Walking Tour of Historic Thornhill
|The following points of interest
will lead you on a self-guided tour through
the Heritage District of old Thornhill, which
celebrated its bicentennial in 1994.
Settlement began when Lieutenant Governor John
Graves Simcoe advertised lots on Yonge Street,
as it stretched northward from Lake Ontario.
The name Thornhill did not come into existence
until 1829 when Benjamin Thorne, a local
merchant, was successful in having a post
office established. By then it was the largest
milling centre north of York (Toronto). The
central core of the original village is a fine
example of heritage preservation. We hope you
enjoy this glimpse into the past when Ontario
(then Upper Canada) was young.
|Take a walk through the streets of
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Standard Web Version
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viewing the standard web version of the tour
The printed brochure version is available in the
vestibule of the Thornhill Village Library, at
10 Colborne St., Thornhill. (Stop 1)
|1. VILLAGE LIBRARY, 10
Colborne St. This house was built in 1851
for Mrs. Ellen Ramsden, born a Frizzell. It has
been a grocery story and veterinary office; at
one time the rear was a stable, with horses for
hire. Since 1959, it has been the home of the
Village Library which had been located in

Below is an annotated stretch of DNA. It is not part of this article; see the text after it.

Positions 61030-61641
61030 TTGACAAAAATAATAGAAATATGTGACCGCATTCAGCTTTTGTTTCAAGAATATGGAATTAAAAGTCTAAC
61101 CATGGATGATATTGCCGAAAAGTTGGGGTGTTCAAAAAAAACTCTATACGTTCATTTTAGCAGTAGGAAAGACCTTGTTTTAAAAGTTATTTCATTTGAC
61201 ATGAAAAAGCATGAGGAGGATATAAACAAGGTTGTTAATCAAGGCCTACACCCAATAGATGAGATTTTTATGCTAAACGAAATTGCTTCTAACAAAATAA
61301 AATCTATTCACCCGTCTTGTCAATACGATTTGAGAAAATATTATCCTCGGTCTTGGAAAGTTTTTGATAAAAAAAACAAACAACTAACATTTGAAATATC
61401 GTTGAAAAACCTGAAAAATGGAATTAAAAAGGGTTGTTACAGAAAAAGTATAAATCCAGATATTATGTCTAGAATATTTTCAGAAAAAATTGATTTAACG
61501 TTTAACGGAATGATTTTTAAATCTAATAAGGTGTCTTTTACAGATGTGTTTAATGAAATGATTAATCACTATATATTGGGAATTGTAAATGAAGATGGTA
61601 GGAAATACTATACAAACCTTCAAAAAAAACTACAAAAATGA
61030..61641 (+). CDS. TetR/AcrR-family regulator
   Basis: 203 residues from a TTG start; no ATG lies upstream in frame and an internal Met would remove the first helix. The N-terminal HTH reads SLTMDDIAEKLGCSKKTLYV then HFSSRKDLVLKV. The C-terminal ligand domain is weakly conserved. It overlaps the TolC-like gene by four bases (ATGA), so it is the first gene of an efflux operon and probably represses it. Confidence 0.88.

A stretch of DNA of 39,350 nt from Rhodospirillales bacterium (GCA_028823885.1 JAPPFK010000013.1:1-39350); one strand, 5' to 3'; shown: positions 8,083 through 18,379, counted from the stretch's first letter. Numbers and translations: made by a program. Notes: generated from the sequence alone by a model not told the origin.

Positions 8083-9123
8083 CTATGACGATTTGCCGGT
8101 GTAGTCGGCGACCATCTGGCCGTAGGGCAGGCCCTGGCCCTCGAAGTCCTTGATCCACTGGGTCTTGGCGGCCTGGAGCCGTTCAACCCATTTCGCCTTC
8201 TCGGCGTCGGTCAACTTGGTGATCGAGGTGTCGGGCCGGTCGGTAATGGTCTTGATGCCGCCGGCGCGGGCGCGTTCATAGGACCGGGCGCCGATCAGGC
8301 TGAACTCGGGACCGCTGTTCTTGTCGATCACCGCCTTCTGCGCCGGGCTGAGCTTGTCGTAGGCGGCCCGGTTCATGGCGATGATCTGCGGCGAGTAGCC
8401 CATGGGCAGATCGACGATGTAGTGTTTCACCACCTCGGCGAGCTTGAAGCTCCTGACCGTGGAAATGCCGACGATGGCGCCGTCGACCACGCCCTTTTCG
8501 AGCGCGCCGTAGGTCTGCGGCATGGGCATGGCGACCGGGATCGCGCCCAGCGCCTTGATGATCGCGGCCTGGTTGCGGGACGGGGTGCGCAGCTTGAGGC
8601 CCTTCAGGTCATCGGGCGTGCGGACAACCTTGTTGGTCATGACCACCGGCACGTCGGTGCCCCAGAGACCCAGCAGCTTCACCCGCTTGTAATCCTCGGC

different venues since the first Book Society in
1829. The building has been expanded and
renovated extensively and is designated under
the Ontario Heritage Act as a unique example of
a modest domestic building of the Classical
Revival style. The garden is late
Victorian in design and plantings. The library
plays an important role in the community and
also houses a ghost or two. The building
celebrated its sesquicentennial in 2001.
STREET As you make your way
along this, the best preserved street in the
Heritage District, note the plaques on many of
the homes, which were typical mill workers' or
craftsmen's dwellings The street is named after
John Colborne, Lieutenant Governor of Upper
Canada, 1828-1836. He also gave his name to John
Street, one block south.
VOLODYMYR'S UKRAINIAN CATHOLIC CHURCH,
15 Church Lane. Originally St. Luke's
Catholic Church, it was built in 1847 by the
Seager family and John Edey. The church was sold
in 1972 to "St. Vlad's" when St. Luke's moved to
new quarters on Green Lane.
LUKE'S ROMAN CATHOLIC CHURCH CEMETERY,
is first left off Church Lane. Until 1954 this
was the only Catholic burying ground between
Toronto and Newmarket. (See Plaque)
|Al SIDE TRAIL,
Walk through the cemetery, also known as the
Thornhill Community Cemetery (1867). to Sumner
Lane. Note the monument to Matthias Sanders,
husband of the first owner of Cricklewood (see Side Trail F5)
who fell at the Battle of York in 1813. It's
about half way along on the south side. (See Plaque)
HOUSE, 4 Leahill Dr.
Turn south onto Sumner Lane, continue east along
John St. to Leahill Dr. Erected by master
builder John Edey in 1845 for his growing
family, this house is a fine example of the Regency
Classical Revival style. Originally
situated on the southwest corner of Yonge St.
and Old Jane St, it was moved to its present
site in 1966 due to the impending widening of